Nonverbal communication between registered nurses and patients in general practice during lifestyle risk reduction conversations
Increases in the chronic disease necessitate a shift towards effective approaches to lifestyle risk reduction. Behaviours such as smoking, poor nutrition, harmful alcohol intake, inadequate physical activity and obesity or overweight are modifiable. However, individuals often require ongoing targeted lifestyle risk communication and management from clinicians to achieve lasting behaviour change. General practice nurses (GPNs) often have prolonged community-based engagement with patients, ideally placing them to implement prevention and self-management strategies.While health education comprises a large proportion of nurse-patient encounters, our understanding of these interactions is limited. Nonverbal interactions represent the majority of communication and indicate how people behave with or without speech. Effective nonverbal behaviour assists in the strengthening relationships, rapport and person-centred communication leading to greater patient trust, understanding and engagement. Understanding lifestyle risk communication in this way aims to better inform clinicians of nonverbal behaviour impact and interventions empowering behaviour change.
This paper forms part of a mixed methods study about how GPNs perceive and communicate lifestyle risk. Using non-participatory video observation methods and descriptive statistics, we sought to understand GPN-patient nonverbal communication during chronic disease management (CDM) consultations. Fifteen GPNs and 36 patients were recruited from South Eastern Australia. The Nonverbal Accommodation Analysis System (NAAS) was used to understand nonverbal communication and how participants modified nonverbal communication over the course of the consultation. Additionally, GPN computer-eye contact time was measured.
Paraverbal and nonverbal behaviours were categorised into joint convergence, asymmetrical convergence, joint divergence asymmetrical divergence and joint maintenance using established definitions. Convergence indicated behavioural similarity to the other party where as divergence showed accentuation of difference. Person-centred communication was most frequently categorised (44.0%) through joint convergent behaviours (talk time 44.4%, pauses 41.7%, simultaneous speech 33.3%, interruptions 38.9%, smiling 58.3%, laughing 66.7%, gesturing 36.1%, nodding 47.2%, eye contact 50%). However, speech rate showed that largely patients responded convergently (30.6%) or divergently (27.8%) potentially indicating GPN active listening or dominance. The majority of nurse computer eye contact (58.3%) decreased over the course of the consultation (mean beginning consult 0.30, end 0.25) but this did not translate to a marked increase in GPN-patient eye contact (mean beginning consult 0.45, end 0.46).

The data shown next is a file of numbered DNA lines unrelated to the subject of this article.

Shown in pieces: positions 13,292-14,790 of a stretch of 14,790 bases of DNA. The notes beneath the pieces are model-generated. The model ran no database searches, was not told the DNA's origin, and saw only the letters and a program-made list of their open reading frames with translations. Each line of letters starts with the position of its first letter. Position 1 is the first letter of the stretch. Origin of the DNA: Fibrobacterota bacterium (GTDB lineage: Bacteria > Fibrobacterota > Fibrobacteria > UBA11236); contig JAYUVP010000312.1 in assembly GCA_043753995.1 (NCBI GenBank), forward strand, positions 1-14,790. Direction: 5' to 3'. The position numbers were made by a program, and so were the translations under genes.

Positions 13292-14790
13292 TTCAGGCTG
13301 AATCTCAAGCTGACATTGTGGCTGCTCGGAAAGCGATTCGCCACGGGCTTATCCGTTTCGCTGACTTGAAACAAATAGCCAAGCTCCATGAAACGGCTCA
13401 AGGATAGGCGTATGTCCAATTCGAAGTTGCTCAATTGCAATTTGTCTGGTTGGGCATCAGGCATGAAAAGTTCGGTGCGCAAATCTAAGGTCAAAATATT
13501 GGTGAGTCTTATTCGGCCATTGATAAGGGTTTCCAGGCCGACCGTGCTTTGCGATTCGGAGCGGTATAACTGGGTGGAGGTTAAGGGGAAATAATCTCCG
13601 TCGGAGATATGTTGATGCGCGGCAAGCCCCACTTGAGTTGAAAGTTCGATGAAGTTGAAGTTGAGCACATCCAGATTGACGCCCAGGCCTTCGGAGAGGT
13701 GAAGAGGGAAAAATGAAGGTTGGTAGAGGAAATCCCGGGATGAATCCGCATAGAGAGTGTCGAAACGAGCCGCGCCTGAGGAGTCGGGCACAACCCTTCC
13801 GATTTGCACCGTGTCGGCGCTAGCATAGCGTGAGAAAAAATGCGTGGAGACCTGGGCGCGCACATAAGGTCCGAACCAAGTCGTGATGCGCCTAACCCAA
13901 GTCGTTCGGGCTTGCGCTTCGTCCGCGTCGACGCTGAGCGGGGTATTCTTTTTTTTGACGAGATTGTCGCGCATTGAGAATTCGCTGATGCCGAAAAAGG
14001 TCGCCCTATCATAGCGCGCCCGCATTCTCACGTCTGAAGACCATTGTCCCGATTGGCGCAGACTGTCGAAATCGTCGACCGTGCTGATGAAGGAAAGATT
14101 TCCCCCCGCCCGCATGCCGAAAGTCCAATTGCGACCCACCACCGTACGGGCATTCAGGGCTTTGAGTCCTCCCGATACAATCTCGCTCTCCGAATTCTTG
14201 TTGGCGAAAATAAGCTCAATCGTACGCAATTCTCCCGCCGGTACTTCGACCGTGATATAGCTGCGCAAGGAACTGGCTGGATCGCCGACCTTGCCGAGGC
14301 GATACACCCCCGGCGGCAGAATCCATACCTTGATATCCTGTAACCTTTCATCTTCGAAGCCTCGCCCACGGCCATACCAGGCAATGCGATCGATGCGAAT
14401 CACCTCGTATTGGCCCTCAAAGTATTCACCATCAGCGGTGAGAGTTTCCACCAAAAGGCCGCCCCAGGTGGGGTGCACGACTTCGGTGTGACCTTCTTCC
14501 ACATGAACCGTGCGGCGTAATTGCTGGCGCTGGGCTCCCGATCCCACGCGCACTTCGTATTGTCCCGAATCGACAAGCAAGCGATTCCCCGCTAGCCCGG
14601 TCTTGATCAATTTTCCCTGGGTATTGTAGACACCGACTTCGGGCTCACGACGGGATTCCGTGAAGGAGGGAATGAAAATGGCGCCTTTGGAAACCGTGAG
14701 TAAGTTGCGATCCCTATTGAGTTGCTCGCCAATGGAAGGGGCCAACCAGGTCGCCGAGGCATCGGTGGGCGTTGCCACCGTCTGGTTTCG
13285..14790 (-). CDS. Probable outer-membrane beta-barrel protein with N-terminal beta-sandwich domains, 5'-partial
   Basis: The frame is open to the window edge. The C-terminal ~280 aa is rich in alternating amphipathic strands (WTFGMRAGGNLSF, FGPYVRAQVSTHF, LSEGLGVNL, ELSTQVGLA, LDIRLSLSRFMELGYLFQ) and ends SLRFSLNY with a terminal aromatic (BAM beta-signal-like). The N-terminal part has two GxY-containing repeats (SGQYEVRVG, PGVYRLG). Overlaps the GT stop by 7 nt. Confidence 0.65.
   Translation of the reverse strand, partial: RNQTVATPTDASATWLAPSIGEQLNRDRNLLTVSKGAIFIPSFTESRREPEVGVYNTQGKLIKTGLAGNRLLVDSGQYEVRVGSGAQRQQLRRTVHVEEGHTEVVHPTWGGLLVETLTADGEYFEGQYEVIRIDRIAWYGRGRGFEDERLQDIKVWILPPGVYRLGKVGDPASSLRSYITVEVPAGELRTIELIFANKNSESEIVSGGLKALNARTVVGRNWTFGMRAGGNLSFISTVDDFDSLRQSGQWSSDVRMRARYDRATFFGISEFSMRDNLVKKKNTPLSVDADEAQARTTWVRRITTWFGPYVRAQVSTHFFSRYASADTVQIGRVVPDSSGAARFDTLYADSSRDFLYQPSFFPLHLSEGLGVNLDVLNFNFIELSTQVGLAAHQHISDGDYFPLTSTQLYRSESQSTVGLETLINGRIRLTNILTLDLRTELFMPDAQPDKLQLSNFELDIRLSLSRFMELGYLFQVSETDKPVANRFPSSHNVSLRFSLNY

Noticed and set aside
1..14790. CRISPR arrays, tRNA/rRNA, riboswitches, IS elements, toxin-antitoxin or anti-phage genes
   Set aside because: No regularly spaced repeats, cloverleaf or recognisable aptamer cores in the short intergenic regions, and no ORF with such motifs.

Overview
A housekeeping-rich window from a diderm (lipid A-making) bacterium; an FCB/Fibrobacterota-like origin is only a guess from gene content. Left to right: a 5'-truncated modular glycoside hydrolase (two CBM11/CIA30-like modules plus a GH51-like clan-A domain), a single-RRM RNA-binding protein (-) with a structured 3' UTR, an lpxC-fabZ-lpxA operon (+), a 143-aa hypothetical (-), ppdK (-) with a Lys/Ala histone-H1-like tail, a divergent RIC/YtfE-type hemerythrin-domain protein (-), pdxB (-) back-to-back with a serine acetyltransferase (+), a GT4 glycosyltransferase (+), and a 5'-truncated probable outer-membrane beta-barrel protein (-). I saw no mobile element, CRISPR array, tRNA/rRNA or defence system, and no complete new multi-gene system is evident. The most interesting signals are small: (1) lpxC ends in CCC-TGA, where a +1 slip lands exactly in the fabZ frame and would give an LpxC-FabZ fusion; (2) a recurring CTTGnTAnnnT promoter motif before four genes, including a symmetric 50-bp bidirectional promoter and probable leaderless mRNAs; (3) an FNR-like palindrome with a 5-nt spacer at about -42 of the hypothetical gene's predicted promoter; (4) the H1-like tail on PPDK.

Effective communication techniques between patients and health professionals are known to support sustained behavioural change. Nonverbal behaviours used effectively are linked to patient, health professional and communication outcomes and satisfaction. The findings in this study show higher levels of convergence than previous research amongst medical practitioners. Utilising and expanding this person-centred approach by GPNs has the potential to improve CDM and the prevention of lifestyle risk. These findings can inform health policy, GPN education and practice to improve health outcomes for lifestyle risk reduction.